Sutton to receive Naismith Good SportsmanshipAward

STILLWATER, Okla. - Eddie Sutton, head basketball coach at Oklahoma State, has been selected to receive the Naismith Good Sportsmanship award, it was announced by the Naismith International Basketball Foundation and the Naismith Family.

This award is the most prestigious award presented by the Naismith Foundation. Coach Sutton will be the 30th recipient of the award during ceremonies at halftime of the Cowboys' game vs. Texas A&M on March 6.

Previous recipients have included Michael Jordan, Red Aurebach, John Wooden, Pat Summit, Oscar Robertson, the YMCA of the USA, and Dick Vitale.

Ian Naismith, founding director and grandson of Dr. James Naismith, the inventor of basketball said, "there are good coaches, and there are legendary coaches. Eddie Sutton is truly a legend in the game of basketball. It is an honor to welcome Coach Sutton into this select family of recipients."

Also available and free to the public this week at Gallagher-Iba Arena is a display of the Naismith Foundation. After three highly successful years and 29 different venues, the Naismith Family is proud to bring the tour to Stillwater, Okla.

"We selected Oklahoma State to become the family's first partner in Sportsmanship in Oklahoma because of the basic ethics of the school and its ongoing display of sportsmanship,"Naismith said. "We are very excited to be a 'Partner in Sportsmanship' with Oklahoma State."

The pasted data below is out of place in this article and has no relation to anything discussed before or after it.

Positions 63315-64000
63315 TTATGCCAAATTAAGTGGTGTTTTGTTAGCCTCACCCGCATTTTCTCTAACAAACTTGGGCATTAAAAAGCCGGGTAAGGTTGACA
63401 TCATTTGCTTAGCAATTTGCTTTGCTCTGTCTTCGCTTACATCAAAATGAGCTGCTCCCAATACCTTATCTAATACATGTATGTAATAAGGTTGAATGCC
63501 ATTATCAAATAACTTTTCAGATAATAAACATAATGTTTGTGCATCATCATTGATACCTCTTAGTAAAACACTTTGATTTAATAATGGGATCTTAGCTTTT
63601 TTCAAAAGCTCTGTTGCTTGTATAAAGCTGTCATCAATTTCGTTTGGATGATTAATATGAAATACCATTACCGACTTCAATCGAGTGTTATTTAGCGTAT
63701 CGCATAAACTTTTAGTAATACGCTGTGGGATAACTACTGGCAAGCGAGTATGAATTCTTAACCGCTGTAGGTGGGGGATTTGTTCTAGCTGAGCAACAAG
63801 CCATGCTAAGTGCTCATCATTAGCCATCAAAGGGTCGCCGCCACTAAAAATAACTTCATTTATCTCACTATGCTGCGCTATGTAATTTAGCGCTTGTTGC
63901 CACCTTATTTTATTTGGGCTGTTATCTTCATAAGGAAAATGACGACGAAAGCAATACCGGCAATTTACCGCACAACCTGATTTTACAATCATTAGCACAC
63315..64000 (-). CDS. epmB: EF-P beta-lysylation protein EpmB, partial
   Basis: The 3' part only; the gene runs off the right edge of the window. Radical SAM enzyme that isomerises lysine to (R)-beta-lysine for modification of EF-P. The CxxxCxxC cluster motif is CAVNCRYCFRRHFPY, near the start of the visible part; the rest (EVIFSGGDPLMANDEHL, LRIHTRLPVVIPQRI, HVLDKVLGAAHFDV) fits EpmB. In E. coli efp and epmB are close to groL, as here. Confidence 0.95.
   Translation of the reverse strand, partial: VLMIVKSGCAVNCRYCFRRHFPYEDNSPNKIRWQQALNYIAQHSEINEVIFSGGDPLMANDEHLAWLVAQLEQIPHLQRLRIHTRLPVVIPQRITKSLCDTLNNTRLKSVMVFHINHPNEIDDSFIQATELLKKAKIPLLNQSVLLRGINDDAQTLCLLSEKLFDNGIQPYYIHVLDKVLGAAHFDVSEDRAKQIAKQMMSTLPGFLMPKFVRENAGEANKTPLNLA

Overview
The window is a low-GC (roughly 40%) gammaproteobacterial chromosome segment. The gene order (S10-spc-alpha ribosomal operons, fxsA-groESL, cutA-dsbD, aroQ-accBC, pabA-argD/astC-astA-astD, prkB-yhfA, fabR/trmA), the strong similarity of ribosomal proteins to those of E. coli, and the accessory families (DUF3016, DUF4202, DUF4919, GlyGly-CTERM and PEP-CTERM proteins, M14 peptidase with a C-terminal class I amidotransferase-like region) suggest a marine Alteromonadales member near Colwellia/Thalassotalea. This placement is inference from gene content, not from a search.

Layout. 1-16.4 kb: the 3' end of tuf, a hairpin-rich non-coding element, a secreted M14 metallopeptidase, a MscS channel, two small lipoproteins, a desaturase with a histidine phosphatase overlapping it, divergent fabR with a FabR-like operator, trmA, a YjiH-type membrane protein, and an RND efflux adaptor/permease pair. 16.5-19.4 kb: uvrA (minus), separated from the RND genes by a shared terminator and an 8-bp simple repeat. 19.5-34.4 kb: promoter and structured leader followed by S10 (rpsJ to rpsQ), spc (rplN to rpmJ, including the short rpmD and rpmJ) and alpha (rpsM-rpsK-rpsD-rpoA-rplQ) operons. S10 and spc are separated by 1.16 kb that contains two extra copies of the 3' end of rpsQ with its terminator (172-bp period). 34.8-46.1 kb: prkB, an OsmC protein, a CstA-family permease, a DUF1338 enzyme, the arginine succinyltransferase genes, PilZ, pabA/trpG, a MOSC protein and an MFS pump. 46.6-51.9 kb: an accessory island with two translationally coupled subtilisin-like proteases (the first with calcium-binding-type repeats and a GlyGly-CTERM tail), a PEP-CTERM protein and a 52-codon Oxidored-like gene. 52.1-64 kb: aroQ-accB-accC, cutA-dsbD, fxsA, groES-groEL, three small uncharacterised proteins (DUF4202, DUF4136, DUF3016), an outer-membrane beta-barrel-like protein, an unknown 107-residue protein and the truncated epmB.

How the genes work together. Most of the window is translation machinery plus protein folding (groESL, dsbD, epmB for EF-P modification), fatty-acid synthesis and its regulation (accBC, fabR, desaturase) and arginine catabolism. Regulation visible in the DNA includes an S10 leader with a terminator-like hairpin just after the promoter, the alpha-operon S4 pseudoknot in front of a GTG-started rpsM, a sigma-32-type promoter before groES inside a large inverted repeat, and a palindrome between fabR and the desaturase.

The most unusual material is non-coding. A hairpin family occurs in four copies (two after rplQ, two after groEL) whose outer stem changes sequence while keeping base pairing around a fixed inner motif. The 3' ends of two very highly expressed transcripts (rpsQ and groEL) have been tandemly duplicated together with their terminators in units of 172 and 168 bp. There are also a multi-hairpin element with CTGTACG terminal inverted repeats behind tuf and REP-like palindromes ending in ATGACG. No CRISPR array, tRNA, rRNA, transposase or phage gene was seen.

A previous list of venues include the NCAA Final Four, several NBA all-star games and other professional games, the NCAA Hall of Champions, the University of Kentucky and the University of Tennessee.

The family tour will be on display from Monday, March 1, until Saturday, March 6 at Gallager-Iba Arena on the concourse level in the northeast corner. The tour displays many original photographs, memorabilia , and the 'original rules of basketball'.

The 'original rules' is a 113-year-old document that Dr. Naismith hung on the bulletin board in the YMCA in Springfield, Mass., Dec. 21, 1891. The document has belonged to the Naismith family since the conception, and the display in GIA will be only the 32nd showing in its 113-year history.

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